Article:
The Netherlands, like the 17 other countries in the eurozone, uses the euro as its official currency. The value of the euro vs. the American dollar fluctuates continuously; for the latest rate, check a reputable online currency converter such as Xe.com. (Note that there is often a commission on top of this to convert your home currency into euros.) The euro is common to 17 European Union member countries (Austria, Belgium, Cyprus, Estonia, Finland, France, Germany, Greece, Ireland, Italy, Luxembourg, Malta, the Netherlands, Portugal, Slovakia, Slovenia, and Spain), as well as seven other countries worldwide. The common currency eliminates the headaches that European travelers experienced prior to the euro's introduction, when it was necessary to convert from one currency to the next each time a national border was crossed.
Euros come in both coins and banknotes. Coins are minted in values of 1, 2, 5, 10, 20 and 50 cents, as well as € 1 and € 2; all feature Queen Beatrix of the Netherlands on the reverse (with the exception of some special-issue coins), while the € 1 and € 2 have a distinctive two-tone composition. Banknotes come in denominations of € 5, € 10, € 20, € 50, € 100, € 200 and € 500. (There are no € 1 and € 2 banknotes; these are circulated exclusively as coins.) In practice, coins tend to be prominent in the eurozone than in the U.S. (where even dollar coins have yet to take off), so a coin purse can come in handy if your wallet doesn't have a dedicated coin pocket. Also note that many local businesses refuse to accept banknotes over € 100, and some even draw the line at € 50; this is usually indicated at the cashier's desk.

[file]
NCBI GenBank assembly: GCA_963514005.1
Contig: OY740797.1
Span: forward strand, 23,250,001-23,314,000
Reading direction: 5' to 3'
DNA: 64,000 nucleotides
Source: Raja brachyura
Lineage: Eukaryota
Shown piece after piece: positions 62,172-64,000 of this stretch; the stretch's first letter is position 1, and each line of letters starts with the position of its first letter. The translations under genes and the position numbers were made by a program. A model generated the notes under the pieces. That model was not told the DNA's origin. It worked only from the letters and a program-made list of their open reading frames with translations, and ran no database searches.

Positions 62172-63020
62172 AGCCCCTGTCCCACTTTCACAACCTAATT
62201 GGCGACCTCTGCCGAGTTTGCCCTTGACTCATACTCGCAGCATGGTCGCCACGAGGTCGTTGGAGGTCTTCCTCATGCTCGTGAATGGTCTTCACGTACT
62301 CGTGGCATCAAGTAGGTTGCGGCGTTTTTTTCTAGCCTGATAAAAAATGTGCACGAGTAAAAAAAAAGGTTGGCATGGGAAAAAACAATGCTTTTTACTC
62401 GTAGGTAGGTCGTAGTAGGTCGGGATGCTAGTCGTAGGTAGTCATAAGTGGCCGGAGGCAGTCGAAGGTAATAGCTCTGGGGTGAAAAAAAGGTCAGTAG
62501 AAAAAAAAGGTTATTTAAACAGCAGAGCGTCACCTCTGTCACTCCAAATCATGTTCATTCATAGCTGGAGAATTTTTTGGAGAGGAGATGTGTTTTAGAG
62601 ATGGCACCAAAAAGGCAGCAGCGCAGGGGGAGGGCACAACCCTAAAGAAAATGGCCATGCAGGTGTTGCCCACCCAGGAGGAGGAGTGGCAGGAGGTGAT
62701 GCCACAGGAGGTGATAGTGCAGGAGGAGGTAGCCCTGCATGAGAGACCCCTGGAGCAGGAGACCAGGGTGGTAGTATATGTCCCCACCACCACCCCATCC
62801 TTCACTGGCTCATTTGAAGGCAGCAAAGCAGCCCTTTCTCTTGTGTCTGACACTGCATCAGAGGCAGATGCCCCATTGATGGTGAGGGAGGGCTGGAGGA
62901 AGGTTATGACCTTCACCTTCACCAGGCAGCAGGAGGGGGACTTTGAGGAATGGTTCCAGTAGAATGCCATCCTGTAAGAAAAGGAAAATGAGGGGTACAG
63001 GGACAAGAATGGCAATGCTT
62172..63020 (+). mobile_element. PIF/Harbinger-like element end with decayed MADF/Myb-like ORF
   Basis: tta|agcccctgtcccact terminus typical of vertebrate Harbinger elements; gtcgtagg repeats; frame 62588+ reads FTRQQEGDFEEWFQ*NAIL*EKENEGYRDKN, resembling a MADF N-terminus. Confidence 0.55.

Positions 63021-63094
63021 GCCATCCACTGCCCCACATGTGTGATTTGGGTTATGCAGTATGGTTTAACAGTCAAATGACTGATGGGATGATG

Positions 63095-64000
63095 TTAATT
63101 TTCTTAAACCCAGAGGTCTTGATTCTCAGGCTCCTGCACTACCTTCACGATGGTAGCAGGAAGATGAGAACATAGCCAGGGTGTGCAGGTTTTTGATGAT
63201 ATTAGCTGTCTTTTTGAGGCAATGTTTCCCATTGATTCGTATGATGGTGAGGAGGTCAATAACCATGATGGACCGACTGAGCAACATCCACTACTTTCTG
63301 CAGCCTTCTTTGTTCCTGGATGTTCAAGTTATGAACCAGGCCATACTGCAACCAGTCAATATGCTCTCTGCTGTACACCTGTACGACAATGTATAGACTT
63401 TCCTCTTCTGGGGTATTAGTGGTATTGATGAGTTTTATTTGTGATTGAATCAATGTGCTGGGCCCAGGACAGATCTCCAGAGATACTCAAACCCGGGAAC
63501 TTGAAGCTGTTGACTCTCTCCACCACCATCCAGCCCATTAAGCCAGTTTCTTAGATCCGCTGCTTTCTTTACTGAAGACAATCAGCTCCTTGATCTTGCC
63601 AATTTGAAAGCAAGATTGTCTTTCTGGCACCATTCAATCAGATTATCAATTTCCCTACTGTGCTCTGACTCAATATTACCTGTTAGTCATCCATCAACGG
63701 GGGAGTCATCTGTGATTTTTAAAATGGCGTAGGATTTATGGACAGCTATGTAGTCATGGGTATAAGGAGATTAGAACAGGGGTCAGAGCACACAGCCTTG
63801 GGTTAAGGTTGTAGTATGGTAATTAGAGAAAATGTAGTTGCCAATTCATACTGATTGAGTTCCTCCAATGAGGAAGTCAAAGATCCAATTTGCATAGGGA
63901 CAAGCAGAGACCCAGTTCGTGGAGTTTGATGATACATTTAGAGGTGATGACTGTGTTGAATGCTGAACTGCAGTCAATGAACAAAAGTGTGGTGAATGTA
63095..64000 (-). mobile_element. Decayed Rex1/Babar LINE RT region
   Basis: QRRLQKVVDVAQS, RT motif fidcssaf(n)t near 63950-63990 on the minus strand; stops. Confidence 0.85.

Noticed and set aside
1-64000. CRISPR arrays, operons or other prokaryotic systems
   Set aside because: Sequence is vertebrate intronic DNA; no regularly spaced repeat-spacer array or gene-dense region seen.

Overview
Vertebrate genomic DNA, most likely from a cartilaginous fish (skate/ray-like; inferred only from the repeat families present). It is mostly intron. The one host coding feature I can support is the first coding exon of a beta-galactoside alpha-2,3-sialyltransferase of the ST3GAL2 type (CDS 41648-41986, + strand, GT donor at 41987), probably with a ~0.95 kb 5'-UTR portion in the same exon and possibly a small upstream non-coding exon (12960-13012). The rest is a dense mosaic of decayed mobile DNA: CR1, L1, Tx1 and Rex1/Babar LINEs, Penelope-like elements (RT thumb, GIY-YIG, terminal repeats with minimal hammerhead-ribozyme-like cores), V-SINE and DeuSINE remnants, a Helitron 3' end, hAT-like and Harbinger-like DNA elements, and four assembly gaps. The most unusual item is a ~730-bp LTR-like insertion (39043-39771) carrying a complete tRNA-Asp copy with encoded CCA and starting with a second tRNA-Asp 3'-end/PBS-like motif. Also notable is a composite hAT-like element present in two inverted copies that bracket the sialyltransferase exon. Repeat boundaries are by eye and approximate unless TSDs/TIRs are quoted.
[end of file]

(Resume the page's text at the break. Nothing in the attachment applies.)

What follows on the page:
Virtually all businesses in the country round amounts to the nearest 5 cents, so visitors should expect this practice and not be taken aback when it happens. € 0.01, € 0.02, € 0.06 and € 0.07 are rounded down to the nearest 5 cents, whereas € 0.03, € 0.04, € 0.08 and € 0.09 are rounded up to the next five cents. However, 1 and 2 cent coins are still accepted as payment, so travelers who have collected these denominations elsewhere in Europe can feel free to use them in the Netherlands.
Tourists who visited the country before 2002, when the euro was adopted in the Netherlands, will remember the guilder, which has been retired and retains no worth other than its (mostly subjective) collectors' value. This served as the Dutch currency from 1680 to 2002 (albeit not continuously), and traces of it survive in many popular expressions, such as "een dubbeltje op z'n kant" ("a dubbeltje [ten-cent piece] on its side") - i.e., a close call. The size of the center hole in a compact disc was modeled after the same coin, the 10-cent dubbeltje; the CD was the invention of Dutch electronics company Philips.